Acceptance is saying “what is is.”


The more we fight with reality, the less smoothly our lives go. The spiritual word for “not fighting with reality” is acceptance. (The religious word is surrender.) The more we accept, the easier our lives are.




As Byron Katie wrote, “When you argue with reality, you lose, but only 100% of the time.”

The first and most important thing to learn about acceptance is what it is (and what it isn’t). 

John-Roger and Paul Kaye wrote the following definition. I remember first seeing it posted on the refrigerator in my college-girlfriend Caryn’s house at Tufts University.

Acceptance is not approval, consent, permission, authorization, sanction, concurrence, agreement, compliance, sympathy, endorsement, confirmation, support, ratification, assistance, advocating, backing, maintaining, authenticating, reinforcing, cultivating, encouraging, furthering, promoting, aiding, abetting or even liking what is. Acceptance is saying, “It is what it is and what it is, is what it is.”  

Acceptance is saying, “what is is.”

This definition of acceptance doesn’t mean that you oughtn’t strive to change the things that you can, the things that you find within your control, the things that you feel ought to be changed. You ought to change those things, of course. But the things that cannot be changed? Those things are better accepted.

Serenity is often cited as the grace – the gift – that allows acceptance of things that ought to be changed but can’t.

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Shantideva has a great quote: “Fire is hot. The sky sometimes has clouds.”



I’ve taught this quote for years. (I picked it up from Pema Chodron.)


There is not a sane person in the world who argues about fire being hot. There isn’t a person in
the Pacific Northwest – where I live and where it is often cloudy – who attempts to argue about the sky for having clouds.


Fire’s heat and the sky’s clouds are just part of their nature. And we have an easy time accepting that. However, when it comes to people, it seems more difficult to accept qualities as part of their nature. We feel, if only unconsciously, that they could make a different choice and that they didn’t have to be rude to

We often feel lack of acceptance with regard to issues in our own lives. We feel that we cannot accept ourselves and our nature as it is, and we lambaste ourselves for being who we are.


Detangling what we can change

I want you to think about a situation. Something that has happened that you did not like very much. Something that has happened to you and you just can’t accept

I want to show you a way of being able to change a part of what happened, even in the face of not being able to change what happened at all.

What you need to be able to do is see that there are two different elements here:

1. The thing that happened
2. Our opinion about the thing that happened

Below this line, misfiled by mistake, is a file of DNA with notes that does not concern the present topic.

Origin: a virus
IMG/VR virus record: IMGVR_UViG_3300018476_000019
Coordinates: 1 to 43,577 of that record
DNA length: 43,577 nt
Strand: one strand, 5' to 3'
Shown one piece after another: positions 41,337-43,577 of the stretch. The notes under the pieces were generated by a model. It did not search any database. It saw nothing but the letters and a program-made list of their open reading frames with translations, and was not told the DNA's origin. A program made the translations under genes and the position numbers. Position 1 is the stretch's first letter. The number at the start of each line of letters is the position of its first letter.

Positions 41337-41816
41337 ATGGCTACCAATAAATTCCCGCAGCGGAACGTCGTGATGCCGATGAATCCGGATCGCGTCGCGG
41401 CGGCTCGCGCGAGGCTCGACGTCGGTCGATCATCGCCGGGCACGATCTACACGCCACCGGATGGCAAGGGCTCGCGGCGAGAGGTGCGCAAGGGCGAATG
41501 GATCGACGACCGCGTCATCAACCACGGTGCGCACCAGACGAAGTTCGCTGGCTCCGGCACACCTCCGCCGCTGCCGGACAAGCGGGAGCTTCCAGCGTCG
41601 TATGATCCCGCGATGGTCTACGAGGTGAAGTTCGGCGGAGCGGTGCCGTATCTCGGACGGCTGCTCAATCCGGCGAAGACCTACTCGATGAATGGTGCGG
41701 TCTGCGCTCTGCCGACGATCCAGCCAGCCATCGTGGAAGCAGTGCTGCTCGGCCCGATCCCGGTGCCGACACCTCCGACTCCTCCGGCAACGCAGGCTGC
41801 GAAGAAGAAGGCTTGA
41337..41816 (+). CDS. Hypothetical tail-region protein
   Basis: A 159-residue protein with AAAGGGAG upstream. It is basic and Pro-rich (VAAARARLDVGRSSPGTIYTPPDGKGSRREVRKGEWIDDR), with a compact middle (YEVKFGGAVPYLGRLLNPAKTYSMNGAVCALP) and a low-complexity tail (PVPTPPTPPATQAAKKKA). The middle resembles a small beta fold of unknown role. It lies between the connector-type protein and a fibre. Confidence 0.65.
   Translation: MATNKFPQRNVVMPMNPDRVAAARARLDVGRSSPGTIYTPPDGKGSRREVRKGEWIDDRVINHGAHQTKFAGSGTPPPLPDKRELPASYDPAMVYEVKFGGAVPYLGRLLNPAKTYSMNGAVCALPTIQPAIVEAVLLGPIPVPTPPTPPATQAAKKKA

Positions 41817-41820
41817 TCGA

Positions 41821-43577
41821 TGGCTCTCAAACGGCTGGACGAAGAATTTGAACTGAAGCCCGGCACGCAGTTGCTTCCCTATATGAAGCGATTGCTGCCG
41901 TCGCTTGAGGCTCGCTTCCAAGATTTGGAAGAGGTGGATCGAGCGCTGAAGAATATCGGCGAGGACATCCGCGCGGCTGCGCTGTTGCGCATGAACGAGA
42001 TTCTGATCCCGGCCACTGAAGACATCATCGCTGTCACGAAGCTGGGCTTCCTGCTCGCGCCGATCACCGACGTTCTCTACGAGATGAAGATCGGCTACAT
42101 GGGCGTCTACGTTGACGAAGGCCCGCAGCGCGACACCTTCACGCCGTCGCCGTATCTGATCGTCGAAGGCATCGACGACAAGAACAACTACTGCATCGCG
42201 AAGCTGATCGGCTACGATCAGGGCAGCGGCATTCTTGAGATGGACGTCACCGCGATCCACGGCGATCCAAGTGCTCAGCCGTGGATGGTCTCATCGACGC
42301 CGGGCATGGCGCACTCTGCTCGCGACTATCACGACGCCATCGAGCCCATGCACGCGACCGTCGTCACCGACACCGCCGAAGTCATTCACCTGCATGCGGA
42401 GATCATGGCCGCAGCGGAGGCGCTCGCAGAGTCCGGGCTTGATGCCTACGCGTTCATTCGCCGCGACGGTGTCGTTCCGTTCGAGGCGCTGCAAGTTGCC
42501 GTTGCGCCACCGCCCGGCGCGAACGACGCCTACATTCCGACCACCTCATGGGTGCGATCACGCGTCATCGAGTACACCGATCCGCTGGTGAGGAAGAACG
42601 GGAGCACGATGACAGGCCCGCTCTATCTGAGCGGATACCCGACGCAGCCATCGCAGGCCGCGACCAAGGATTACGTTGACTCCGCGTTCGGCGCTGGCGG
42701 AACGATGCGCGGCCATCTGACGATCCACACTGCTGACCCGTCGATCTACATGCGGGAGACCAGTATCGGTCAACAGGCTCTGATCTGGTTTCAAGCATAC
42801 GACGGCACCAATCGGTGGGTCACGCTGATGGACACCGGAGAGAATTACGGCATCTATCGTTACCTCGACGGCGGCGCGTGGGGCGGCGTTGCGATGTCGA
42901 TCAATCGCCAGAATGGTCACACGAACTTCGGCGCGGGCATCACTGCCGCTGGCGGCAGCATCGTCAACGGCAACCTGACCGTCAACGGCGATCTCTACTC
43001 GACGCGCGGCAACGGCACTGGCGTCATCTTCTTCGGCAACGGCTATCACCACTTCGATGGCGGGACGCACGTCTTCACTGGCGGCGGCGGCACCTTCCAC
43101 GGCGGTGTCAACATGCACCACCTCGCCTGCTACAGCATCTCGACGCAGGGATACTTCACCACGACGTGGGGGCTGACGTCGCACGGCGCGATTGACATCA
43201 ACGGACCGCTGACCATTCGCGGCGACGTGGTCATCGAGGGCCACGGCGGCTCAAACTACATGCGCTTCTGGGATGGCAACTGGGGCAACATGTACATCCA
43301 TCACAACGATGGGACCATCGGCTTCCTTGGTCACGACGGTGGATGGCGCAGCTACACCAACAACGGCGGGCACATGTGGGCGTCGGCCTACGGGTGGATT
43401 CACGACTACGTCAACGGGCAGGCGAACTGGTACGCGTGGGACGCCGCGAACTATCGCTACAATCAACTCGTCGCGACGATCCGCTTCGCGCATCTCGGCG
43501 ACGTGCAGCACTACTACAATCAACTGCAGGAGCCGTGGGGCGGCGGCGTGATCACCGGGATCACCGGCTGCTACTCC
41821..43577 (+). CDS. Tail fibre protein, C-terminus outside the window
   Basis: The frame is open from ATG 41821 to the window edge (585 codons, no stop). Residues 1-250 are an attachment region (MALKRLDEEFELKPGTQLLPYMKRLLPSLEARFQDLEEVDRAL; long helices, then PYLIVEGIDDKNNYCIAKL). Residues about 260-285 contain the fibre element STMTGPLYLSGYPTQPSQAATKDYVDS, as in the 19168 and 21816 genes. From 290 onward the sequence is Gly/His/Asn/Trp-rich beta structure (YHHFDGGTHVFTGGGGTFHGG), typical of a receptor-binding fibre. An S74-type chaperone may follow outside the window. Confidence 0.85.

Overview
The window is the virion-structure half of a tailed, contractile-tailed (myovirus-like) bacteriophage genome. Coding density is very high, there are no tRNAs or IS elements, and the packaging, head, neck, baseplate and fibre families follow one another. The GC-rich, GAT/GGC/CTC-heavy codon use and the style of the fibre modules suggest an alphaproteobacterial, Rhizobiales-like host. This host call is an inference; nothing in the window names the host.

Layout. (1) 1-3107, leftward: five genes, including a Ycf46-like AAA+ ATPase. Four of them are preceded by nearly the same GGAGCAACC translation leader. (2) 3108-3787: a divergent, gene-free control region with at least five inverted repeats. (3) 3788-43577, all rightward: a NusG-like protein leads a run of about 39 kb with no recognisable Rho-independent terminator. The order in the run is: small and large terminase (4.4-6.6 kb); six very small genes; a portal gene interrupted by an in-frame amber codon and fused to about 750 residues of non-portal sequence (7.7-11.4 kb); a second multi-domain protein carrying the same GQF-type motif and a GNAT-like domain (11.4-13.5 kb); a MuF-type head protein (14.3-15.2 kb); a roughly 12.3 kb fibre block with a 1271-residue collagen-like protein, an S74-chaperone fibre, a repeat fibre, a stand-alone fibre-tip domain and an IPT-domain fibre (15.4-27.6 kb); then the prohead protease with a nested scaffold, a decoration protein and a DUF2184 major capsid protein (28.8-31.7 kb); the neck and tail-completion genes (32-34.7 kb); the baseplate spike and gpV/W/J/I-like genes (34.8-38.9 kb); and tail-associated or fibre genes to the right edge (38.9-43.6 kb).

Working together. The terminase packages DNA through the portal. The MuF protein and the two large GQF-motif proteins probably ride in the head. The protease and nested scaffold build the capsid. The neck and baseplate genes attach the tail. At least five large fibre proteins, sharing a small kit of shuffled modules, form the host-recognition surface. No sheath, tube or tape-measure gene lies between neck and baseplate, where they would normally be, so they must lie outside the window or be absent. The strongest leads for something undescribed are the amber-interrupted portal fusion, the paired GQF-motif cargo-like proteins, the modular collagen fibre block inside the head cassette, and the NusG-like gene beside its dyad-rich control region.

The thing that happened is done. Aside from the chance of time travel, you will not be able to undo that thing that occurred. But there is your opinion of that thing that happened.

I am not suggesting that you whistle a happy tune, proclaim, “Hey-ho” and get over it. Not at all.

What I am suggesting is that you look at your opinion towards that thing that happened and accept it. That is, you fully acknowledge your opinion towards this thing that happened. 

I have found that many times people are so disgusted, upset, or outraged over the thing that happened because they do not accept their own disgust, upset, or outrage.

Let me give a recent, personal example. Recently, after I had asked my son seven times to do something, I yelled and it scared him. I hate that this thing happened. (I have made amends with him, but I am still horrified and still feel shame for what I
did.) There is nothing that I can do about the occurrence. It happened. What I had not done – until writing this – was accept my feelings about the situation. Now that I’m writing this, I accept my shame. And, voila, I am better able to deal with the thing that happened.

Please try the above for yourself. But, also, please note: there are traumatic events in our lives that can’t be addressed with a do-it-yourself approach and professional help might benefit you. If in doubt, ask for


Getting towards

Elisabeth Kubler-Ross made famous the “stages of grief” – Denial/Anger/Bargaining/Depression/Acceptance.

I find that while some stages may be absent and the stages may not be linear, I often go through them as prescribed on my way towards accepting reality.

I teach this sequence using the acronym DABDA and refer to them as the stages of acceptance.

Imagine a teacher telling students that their term paper is now due three weeks earlier than anticipated.


“You’re kidding!”

”She’ll change her mind.”



“This isn’t fair!”

“That professor is the worst.”



“I’m going to talk to the dean.”

“Once it’s done, it will free up time.”



“I guess we have to.”

“What’s the point of



“All right. This is how it


Towards spiritual


Think about anything going on in your life something that you don’t

Go through one letter at a time – DABDA. Not to rush yourself through it, but just to see